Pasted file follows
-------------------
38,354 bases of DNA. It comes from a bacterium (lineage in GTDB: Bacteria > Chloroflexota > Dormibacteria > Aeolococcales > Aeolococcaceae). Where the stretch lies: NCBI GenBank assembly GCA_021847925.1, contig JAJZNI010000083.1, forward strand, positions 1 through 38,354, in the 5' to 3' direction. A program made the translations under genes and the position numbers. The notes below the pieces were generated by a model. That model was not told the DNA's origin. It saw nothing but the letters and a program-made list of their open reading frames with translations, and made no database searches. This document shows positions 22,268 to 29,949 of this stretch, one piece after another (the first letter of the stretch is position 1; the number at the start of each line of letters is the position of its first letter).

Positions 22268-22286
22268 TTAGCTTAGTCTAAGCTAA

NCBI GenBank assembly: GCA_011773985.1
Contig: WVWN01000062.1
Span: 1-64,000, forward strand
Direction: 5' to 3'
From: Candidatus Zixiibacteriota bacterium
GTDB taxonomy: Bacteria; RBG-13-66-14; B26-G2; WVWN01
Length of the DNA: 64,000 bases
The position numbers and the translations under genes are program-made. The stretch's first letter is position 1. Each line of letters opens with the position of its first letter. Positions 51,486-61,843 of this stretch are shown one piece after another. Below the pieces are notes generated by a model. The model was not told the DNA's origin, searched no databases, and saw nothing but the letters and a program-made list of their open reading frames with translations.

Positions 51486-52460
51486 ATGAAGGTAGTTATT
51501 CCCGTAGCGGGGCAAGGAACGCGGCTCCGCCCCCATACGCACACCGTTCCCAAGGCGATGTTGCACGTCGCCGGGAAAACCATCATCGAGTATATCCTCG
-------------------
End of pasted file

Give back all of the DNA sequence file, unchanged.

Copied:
38,354 bases of DNA. It comes from a bacterium (lineage in GTDB: Bacteria > Chloroflexota > Dormibacteria > Aeolococcales > Aeolococcaceae). Where the stretch lies: NCBI GenBank assembly GCA_021847925.1, contig JAJZNI010000083.1, forward strand, positions 1 through 38,354, in the 5' to 3' direction. A program made the translations under genes and the position numbers. The notes below the pieces were generated by a model. That model was not told the DNA's origin. It saw nothing but the letters and a program-made list of their open reading frames with translations, and made no database searches. This document shows positions 22,268 to 29,949 of this stretch, one piece after another (the first letter of the stretch is position 1; the number at the start of each line of letters is the position of its first letter).

Positions 22268-22286
22268 TTAGCTTAGTCTAAGCTAA

NCBI GenBank assembly: GCA_011773985.1
Contig: WVWN01000062.1
Span: 1-64,000, forward strand
Direction: 5' to 3'
From: Candidatus Zixiibacteriota bacterium
GTDB taxonomy: Bacteria; RBG-13-66-14; B26-G2; WVWN01
Length of the DNA: 64,000 bases
The position numbers and the translations under genes are program-made. The stretch's first letter is position 1. Each line of letters opens with the position of its first letter. Positions 51,486-61,843 of this stretch are shown one piece after another. Below the pieces are notes generated by a model. The model was not told the DNA's origin, searched no databases, and saw nothing but the letters and a program-made list of their open reading frames with translations.

Positions 51486-52460
51486 ATGAAGGTAGTTATT
51501 CCCGTAGCGGGGCAAGGAACGCGGCTCCGCCCCCATACGCACACCGTTCCCAAGGCGATGTTGCACGTCGCCGGGAAAACCATCATCGAGTATATCCTCG